Classroom Notes - 'Teach: Tony Danza' - Season 1: Episode 2, "Tested"

     When Hollywood Tony is talking about Steinbeck's Of Mice and Men, the lesson seems to still be more about Tony than it is about Lenny and George and the students in Danza's 10th grade English class.  Not much seems to have changed from the first episode, when everyone just wanted Hollywood Tony to stop talking so much.  As the class tackles Of Mice and Men, familiar problems appear. Some students don't read, some claim they can't understand the material, while the ambitious and bright Monte dismisses the novel as being "a seventh grade book," and makes it clear that he doesn't want to be held back by a teacher.  He's got plans.
     To address the issue of students not reading -- always the primary impediment to any lesson in literature, Hollywood Tony decides to give a quiz over the first two chapters.  As he puts it, "my first quiz.  It's not even on the curriculum, I just threw it in." If you watched last week, you know that when Hollywood Tony  is on stage, it's not going to end well.  When half the students fail the quiz, they feel horrible (although many of them are to blame), and the emotional and professional repercussions just about drive Danza out of the job.  he feels the responsibility. Even Monte, who does well on the quiz, is concerned that, for him, it was too easy. Everybody's failing in one way or another.
     At this point, the professionals step in.  The problem of insufficient effort and incompatible learning styles is addressed immediately by Danza's instructional mentor, David Cohen: "This is the struggle that most of the teachers in the school are up against."  Cohen also adds that when students who have been tested and confirmed as having learning disabilities ask to go to the resource room, they must be allowed to go.  When Hollywood Tony brushes off the issue as a matter of effort, he is quickly passed up the chain of command, coming to rest in Principal Linda Carroll's office.  She reminds Hollywood Tony that he would be wise to follow the advice of professionals and to follow school policies.  Don't mess with the law, Mr. Danza.  And, she adds, "You don't get the title of teacher until your students are learning."
     As a teacher myself, it's comforting to see people sticking up for the difficulty of the profession and dealing honestly with the limits of how far pep and positive thinking will get you.  One really feels bad for Danza, who is obviously a guy with a huge heart -- and you can see him trying to connect with the students.  But sometimes, it isn't always a matter of effort, and often, it takes a very long time to reach young people.  One must have patience and persistence and humility and flexibility.  Hollywood Tony's need to be liked and win people over is his worst enemy, but his emotional accessibility is his greatest strength.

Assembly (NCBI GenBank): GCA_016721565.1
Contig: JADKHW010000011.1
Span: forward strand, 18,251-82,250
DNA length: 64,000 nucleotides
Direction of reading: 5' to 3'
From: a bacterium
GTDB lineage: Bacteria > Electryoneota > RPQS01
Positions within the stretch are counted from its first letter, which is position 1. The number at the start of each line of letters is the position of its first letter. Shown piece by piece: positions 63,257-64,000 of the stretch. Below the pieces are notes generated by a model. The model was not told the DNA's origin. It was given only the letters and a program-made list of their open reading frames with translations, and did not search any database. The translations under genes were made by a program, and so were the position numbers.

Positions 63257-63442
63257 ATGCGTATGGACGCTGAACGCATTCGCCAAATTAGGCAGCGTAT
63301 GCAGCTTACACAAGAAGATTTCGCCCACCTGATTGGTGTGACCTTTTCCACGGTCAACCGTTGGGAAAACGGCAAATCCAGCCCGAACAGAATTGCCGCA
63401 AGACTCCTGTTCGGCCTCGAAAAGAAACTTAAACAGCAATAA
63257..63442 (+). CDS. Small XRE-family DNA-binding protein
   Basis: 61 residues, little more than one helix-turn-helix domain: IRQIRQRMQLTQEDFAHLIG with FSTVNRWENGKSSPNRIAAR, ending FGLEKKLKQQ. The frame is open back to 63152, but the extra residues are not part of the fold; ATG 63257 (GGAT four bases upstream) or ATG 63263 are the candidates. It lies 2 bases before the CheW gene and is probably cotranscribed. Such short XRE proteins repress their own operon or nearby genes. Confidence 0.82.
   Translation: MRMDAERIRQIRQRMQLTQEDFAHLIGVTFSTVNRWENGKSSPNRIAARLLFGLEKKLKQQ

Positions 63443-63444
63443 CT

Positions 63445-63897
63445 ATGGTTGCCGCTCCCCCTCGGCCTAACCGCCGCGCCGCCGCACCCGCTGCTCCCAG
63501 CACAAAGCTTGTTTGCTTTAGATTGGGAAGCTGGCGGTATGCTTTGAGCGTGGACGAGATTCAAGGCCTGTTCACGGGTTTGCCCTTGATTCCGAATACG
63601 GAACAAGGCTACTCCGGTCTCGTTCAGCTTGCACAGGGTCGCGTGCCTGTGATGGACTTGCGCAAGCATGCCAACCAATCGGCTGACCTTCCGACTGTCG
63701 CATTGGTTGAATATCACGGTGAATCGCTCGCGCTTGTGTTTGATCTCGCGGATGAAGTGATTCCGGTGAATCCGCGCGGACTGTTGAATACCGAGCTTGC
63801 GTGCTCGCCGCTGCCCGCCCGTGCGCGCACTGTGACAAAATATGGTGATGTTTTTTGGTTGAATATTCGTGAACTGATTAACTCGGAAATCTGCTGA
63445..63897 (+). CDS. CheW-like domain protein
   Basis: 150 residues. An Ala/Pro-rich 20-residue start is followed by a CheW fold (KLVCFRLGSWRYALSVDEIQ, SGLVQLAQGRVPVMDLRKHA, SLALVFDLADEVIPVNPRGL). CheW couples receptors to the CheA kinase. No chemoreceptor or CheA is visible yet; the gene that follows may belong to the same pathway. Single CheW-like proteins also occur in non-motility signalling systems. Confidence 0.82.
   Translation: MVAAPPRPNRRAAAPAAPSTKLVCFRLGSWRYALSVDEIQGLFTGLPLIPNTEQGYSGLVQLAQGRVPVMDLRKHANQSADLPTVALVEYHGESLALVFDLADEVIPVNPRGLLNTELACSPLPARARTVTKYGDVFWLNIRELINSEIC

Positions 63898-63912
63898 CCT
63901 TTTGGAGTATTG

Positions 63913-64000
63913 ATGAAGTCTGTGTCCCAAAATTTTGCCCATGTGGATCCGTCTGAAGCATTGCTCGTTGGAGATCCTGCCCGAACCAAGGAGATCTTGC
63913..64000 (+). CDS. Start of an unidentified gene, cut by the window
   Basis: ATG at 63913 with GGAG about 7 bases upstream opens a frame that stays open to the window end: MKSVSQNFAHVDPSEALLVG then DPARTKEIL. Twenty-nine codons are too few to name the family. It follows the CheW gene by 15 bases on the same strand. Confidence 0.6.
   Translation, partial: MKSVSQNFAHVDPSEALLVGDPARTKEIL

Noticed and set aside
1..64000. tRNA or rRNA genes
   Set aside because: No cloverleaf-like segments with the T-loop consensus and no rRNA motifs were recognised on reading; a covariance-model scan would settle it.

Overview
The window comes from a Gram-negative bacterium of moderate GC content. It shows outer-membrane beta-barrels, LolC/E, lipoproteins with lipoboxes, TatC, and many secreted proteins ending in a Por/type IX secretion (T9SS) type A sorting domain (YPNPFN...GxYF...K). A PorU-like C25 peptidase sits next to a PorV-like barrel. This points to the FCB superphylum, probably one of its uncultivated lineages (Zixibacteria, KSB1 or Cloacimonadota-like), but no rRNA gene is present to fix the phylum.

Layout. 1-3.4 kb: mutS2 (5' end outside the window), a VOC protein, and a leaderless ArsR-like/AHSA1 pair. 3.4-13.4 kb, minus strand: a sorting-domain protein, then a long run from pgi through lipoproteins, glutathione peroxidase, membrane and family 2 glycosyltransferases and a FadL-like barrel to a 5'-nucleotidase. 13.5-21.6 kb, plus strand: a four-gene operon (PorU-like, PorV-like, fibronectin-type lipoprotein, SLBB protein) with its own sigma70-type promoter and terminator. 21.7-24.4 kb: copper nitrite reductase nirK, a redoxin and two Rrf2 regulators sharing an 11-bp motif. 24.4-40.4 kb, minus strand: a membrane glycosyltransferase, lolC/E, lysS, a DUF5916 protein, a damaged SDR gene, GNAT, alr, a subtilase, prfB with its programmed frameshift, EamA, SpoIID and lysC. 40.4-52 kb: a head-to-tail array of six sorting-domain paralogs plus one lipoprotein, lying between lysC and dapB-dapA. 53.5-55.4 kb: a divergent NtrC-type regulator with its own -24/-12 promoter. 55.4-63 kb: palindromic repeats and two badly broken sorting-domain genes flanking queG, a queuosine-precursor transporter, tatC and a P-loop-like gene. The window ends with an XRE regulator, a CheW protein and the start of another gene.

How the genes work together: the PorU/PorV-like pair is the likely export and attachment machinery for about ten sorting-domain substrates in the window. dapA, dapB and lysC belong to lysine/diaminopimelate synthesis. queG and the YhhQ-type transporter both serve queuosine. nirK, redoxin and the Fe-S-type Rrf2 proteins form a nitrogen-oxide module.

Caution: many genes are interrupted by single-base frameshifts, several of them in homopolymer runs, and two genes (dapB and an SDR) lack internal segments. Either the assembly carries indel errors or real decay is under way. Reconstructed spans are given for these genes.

When Danza is at the breaking point, a very compassionate administrator finds him at his desk, defeated, weeping.  You're allowed to be emotional, she says.  This is an emotional business that we're in.  We've all been there.  And you can see the professional teachers picking up Danza in his most teachable moment -- when the Hollywood Tony persona is gone -- and telling him he can do it.  Because everyone knows he has the heart.  Finally, we see Mr. Danza make an appearance in Act 5: "I guess I'll have to adjust my thinking."
     My favorite moments in the series so far have been when Danza encounters parents -- first in the last episode at a Friday football game, and in this episode in two parent conferences.  One parent of a stubbornly uninvolved student meets with Danza in conference and gives him permission to stay on her, and also makes the suggestion of providing students and parents with an assignment sheet so parents can help make sure kids are doing assignments.  I'll try it, says Mr. Danza.  But, this being a television drama, there must be a cliffhanger, and bright, articulate Monte (you knew it) has asked his grandmother to come in and talk to Hollywood Tony.  Last week, she tells Danza, Monte said you earned a 6 out of 10.  This week, you get a 4. Fade to black.
     After two episodes, the broader purpose of the show is becoming clear -- that is, to show the real, agonizing drama that is inherent in the public school system.  The profound moments of 'Teach' are built around the tensions between innovation and bureaucracy, between bright students and struggling students, between passionate teachers and apathetic teachers, and between the expectations of school and the demands of the world outside.  As a character study and reality drama, it's getting better each time the new guy down the hall starts crying at his desk.  Hollywood Tony has got to go if Mr. Danza's -- and his students -- going to have a chance.

Notes on Season 1: Episode 1, "Back to School"

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